As a testament to its heritage, Zinfandel continues to captivate wine enthusiasts with its intriguing backstory and the remarkable diversity it offers in the glass. Whether enjoyed young and vibrant or aged to develop more complex layers, Zinfandel is a true testament to the rich history and evolving winemaking world.

Babić – Resilience Redefined

Babić grapes display a range in bunch sizes, with wines from smaller clusters often containing more sugar, resulting in higher alcohol content and a fuller-bodied profile. Characterised by medium-sized round berries, Babić is a dark blue grape with thin, soft skin and juicy flesh.

What distinguishes Babić from Plavac is its remarkable ability to retain acidity, contributing to the creation of vibrant and lively wines. The secret to crafting the perfect bottle lies in achieving a delicate equilibrium between fullness and ripeness, highlighting specific marasca cherry fruitiness and mineral elegance. Dalmatian-WIne-Babić

Renowned for its rich and complex flavour, Babić wine is known for aromatic notes of red fruits, particularly marasca cherry, intertwined with spices and subtle earthy undertones. It offers a delightful fusion of flavours on the palate, often featuring dark fruits and hints of Mediterranean herbs.

Babić thrives under ample sunlight for ripening and flourishes in extremely unfavourable and nutrient-poor soil. The historically acclaimed Bucavac remains the most famous location for growing Babić. However, impressive results are also achieved in other positions, such as Jadrtovac near Šibenik.

In contrast to Plavac Mali, which has spread across all parts of Dalmatia, Babić is distinctly associated with the Northern Dalmatia region, particularly around Primošten and Šibenik.

Plavina – Striking Mediterranean Harmony

Once the most prevalent red grape varieties in Dalmatia, second only to Plavac Mali, Plavina (or Plavka) continues to have a significant presence in the region.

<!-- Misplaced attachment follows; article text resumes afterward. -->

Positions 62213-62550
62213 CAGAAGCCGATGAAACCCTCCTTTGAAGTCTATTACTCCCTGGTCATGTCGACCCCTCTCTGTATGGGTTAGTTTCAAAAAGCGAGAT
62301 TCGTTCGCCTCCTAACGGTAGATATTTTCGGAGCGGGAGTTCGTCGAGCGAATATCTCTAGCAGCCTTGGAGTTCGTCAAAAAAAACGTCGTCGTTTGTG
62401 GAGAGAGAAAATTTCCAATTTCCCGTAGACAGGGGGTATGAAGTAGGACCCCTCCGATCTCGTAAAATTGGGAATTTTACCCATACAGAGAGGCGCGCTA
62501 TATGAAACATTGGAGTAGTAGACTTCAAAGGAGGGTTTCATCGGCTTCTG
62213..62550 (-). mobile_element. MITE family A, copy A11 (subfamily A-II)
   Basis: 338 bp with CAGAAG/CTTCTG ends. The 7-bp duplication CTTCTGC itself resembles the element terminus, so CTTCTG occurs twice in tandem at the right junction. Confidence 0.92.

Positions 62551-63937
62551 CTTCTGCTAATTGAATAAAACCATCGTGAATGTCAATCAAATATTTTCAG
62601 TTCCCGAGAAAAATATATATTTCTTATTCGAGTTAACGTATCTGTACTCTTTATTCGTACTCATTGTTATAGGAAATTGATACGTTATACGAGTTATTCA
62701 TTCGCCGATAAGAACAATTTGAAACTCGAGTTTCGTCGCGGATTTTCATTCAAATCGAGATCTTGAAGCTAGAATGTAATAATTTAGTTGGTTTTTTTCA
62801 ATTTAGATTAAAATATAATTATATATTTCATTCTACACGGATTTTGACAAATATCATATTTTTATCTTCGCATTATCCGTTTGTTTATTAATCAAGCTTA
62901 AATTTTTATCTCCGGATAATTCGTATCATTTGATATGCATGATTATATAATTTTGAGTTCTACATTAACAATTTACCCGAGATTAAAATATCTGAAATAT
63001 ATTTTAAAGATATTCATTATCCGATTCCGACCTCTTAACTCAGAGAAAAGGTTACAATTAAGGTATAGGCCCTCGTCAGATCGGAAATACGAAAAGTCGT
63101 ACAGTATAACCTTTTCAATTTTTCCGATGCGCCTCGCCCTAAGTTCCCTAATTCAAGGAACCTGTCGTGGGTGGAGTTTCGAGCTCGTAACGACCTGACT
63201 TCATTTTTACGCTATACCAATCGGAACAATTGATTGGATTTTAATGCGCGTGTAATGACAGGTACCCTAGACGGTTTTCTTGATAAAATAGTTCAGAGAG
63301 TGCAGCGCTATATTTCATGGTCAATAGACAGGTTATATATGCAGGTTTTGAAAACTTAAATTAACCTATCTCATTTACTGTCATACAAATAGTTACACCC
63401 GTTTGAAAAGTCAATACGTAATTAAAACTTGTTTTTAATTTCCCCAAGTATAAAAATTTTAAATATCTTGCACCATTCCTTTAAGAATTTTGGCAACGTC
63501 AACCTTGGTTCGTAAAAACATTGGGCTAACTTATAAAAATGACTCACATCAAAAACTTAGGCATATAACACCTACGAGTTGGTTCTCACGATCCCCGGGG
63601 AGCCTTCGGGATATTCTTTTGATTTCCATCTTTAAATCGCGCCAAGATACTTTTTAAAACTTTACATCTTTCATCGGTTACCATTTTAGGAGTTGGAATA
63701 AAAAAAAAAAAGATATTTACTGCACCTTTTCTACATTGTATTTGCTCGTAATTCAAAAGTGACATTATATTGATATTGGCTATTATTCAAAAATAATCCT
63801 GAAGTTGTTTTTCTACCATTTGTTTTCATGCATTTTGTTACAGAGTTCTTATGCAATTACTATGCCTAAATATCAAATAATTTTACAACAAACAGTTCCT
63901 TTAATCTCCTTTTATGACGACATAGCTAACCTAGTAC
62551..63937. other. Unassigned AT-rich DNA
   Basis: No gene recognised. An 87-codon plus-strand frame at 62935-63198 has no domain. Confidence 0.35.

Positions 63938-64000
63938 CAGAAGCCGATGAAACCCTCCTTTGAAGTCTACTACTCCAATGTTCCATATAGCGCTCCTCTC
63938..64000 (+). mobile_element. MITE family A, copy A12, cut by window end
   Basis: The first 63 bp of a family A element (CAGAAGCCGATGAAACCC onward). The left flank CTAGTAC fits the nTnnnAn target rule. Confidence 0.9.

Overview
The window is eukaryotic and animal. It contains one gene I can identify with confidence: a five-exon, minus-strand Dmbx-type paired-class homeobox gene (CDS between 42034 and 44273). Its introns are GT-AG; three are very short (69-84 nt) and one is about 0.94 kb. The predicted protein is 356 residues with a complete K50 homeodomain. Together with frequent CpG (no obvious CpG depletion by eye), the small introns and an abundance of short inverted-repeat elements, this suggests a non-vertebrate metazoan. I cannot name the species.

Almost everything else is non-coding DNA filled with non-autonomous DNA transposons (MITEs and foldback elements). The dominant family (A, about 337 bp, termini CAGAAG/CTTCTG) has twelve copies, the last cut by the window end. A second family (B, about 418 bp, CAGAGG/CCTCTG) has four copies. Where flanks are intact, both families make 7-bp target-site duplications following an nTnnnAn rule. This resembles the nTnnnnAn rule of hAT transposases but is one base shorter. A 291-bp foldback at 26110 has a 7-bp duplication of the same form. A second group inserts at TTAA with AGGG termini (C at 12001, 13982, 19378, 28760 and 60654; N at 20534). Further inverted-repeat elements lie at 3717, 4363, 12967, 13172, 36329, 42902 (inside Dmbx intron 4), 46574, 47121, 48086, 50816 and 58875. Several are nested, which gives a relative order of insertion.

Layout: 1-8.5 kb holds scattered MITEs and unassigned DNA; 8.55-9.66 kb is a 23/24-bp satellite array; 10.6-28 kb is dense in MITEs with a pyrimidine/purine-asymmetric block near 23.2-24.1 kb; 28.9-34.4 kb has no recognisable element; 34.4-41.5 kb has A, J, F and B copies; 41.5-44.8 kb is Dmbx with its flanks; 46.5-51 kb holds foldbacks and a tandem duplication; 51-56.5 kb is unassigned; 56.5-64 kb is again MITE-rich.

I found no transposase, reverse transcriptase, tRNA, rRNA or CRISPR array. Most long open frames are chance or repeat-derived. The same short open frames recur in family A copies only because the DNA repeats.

In contrast to other prominent red grape varieties in Dalmatia that tend to lack or have milder acids, Plavina stands out for its distinct profile. Wines crafted from Plavina consistently exhibit a fresh character, featuring gentle to medium-strong alcohols and unexpectedly mild tannins. This unique combination makes Plavina wines exceptionally soft and highly drinkable.

Thanks to its specific characteristics, Plavina frequently finds its place in blends, acting as a perfect balancing element for heavier Dalmatian red wines. Its inherent softness and freshness contribute to the overall harmony of these blends.

Pošip – A Unique White Wine Variety

Pošip, a renowned Croatian white wine, is crafted from the indigenous white grapes of the Pošip variety. Cultivated for centuries by local families of wine producers in the vineyards of Smokvica and Čara on the picturesque island of Korčula in Croatia, Pošip has evolved into the first Croatian white wine with protected geographical origin—a true “from zero to hero” narrative.

Historical records indicate that Pošip was initially discovered as a wild vine on the island of Korčula. From its humble beginnings, it has transformed into the most widely cultivated variety in Dalmatia, overcoming its initial obscurity. Dalmatian-Wine-Pošip

Pošip wines encompass a spectrum, ranging from fresh to traditionally aged. This grape variety, known for its structural character, particularly thrives when aged in wooden barrels. Pošip wines can be produced in a dry style or with residual sugar, making them suitable for dessert wine.

As a dry, aromatic wine with notes of dried apricots, figs, and medicinal herbs, displaying a golden yellow hue and an alcohol content between 12.5% and 13.5%, Pošip exhibits remarkable ageing potential.While Pošip is now cultivated throughout Dalmatia, yielding extraordinary results in various locations, its most esteemed terroirs remain rooted in two specific areas on Korčula island —Čara and Smokvica.

Maraština – Dalmatia’s True Tradition

In the past, Maraština was the most widespread white variety in Dalmatia, which is the title Pošip holds today. Experts have proven that it is actually a variety of Malvasia lunga or Malvasia del Chianti, but it has been present in Dalmatia before official records, so it is definitely an authentic expression of white Dalmatia. Dalmatian-WIne-Old-Vine

Today, winemakers try to get various styles of wine from Maraština, so white wines and amber wines are produced from their grapes as a kind of reinterpretation of tradition. Maraština grapes are sweet when ripe, and their berries have a tougher skin, so winemakers often leave them to dry in the wind to make aromatic sweet Prošek.

It is certain that Maraština achieves high analytical parameters, so it is grateful for the production of different types of wine. Along with stone fruits, citrus fruits, and Mediterranean herbs, the best Maraština wines express salinity in the finish as a mineral signature of their origin.